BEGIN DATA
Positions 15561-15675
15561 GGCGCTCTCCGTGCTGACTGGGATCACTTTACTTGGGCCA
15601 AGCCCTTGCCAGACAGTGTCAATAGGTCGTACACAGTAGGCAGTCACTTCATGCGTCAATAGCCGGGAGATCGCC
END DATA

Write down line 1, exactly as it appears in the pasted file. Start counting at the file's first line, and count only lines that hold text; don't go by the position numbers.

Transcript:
Positions 15561-15675